Whether you are a Greens supporter or not, their latest policy is still intriguing. It’s highly contrary to the Liberal Government’s idea of cutting funds to the arts, and works in the completely opposite direction to the disinterest of Arts in the 2016-17 budget.
Federal Member for Melbourne and the Australian Greens Treasury Spokesperson, Adam Bandt announced:
“The Greens have a fully costed plan to support artists to secure a living wage while their income is low and to help them save and plan for their retirement.”
This policy has evolved from The Greens’ idea in the 2013 federal election. In reverse to the Liberal government’s hope of cutting more finances, The Greens plan involves investing a further $270.2 million into the arts.
The Greens stated that back in 2002, the Myer Report on Contemporary Visual Arts and Craft proposed to the government that artistic endeavours must be recognised in the social security system. Labor promised to do eventuate this proposal, but never delivered a policy to change the relationship between social security and the arts.
In addition, The Honourable Mark Dreyfus QC, Shadow Minister for the Arts, said the 2016-17 Budget locks in brutal cuts:
“The Abbott-Turnbull government’s record on the arts is marked by nothing but cuts and disinterest. There was not a single line … on the arts, which shows just how poorly this government values the sector.”
With The Greens’ latest policy, artists who are unemployed or earn very little are finally being recognised at the heart of a campaign. The Greens believe an insecure nature of employment initially gives artists less time to develop on their skills so:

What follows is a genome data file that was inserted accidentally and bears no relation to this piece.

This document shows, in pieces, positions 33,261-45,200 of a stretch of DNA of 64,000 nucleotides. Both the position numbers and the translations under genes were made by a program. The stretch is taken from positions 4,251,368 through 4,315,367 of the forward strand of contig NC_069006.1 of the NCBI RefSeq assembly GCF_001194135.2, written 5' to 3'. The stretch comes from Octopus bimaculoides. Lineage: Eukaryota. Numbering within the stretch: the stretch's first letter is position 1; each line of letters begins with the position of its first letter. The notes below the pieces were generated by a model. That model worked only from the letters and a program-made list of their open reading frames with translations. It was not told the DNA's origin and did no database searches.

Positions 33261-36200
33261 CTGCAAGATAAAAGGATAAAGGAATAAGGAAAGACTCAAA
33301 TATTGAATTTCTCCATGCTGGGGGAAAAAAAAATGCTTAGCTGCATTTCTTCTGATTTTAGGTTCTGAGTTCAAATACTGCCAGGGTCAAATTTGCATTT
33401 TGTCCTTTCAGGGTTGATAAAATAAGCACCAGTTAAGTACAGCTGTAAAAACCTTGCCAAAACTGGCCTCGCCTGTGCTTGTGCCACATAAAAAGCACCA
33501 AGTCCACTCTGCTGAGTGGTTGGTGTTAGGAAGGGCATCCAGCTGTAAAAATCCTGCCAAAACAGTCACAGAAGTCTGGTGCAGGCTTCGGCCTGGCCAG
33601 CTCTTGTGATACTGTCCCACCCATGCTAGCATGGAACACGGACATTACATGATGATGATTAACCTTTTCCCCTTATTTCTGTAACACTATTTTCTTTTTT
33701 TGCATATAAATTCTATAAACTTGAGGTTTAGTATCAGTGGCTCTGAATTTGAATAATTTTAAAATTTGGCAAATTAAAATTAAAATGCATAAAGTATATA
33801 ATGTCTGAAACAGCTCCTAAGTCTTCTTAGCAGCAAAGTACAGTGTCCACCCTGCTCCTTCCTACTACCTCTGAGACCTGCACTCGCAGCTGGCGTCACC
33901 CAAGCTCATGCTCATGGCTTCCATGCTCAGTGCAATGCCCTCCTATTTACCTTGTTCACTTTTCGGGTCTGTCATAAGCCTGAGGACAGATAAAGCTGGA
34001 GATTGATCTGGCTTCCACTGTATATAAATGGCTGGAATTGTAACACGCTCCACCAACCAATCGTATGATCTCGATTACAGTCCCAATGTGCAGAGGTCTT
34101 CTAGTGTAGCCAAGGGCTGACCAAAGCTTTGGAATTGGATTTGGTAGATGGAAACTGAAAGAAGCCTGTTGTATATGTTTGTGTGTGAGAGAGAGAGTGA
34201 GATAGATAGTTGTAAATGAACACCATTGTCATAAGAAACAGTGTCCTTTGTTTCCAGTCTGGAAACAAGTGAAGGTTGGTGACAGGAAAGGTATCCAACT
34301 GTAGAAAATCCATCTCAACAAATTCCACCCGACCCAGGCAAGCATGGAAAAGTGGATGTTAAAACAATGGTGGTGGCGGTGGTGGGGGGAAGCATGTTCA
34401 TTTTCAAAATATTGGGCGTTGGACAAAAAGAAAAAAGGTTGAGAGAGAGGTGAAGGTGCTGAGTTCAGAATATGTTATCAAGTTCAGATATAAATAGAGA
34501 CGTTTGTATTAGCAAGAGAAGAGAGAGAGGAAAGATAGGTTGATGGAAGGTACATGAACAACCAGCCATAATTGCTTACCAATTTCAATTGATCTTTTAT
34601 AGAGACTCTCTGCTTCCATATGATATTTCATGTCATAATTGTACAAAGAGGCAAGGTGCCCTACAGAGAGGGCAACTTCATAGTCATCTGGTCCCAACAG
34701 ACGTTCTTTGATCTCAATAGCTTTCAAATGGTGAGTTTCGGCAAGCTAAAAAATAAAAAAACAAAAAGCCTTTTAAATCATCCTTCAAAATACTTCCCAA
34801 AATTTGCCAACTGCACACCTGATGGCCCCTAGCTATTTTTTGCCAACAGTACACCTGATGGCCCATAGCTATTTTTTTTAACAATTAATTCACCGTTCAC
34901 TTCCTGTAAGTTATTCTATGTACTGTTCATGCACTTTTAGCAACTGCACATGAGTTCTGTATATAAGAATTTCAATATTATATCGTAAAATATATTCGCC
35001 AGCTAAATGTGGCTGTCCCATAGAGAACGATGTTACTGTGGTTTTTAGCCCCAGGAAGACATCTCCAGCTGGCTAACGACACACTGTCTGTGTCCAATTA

“Greens are committed to supporting and promoting Australian artists and their work, and particularly encouraging young and emerging artists as they establish their careers.”
The Greens’ plan includes:
- Restoring the full amount of funding cut from the Australia Council, ensuring that more individual artists and small to medium arts organisations can access Australia Council grants and re-establishing programs that were cut.
- Providing an additional $3 million to the ArtStart program over the next four years.
- Establishing a National Arts Week by providing funding of $1 million over the next four years.
The Greens explain that artists entertain, challenge and inspire us here in Australia. Artists are at the core of our cultural life, hence this policy has been created in favour of their emerging careers.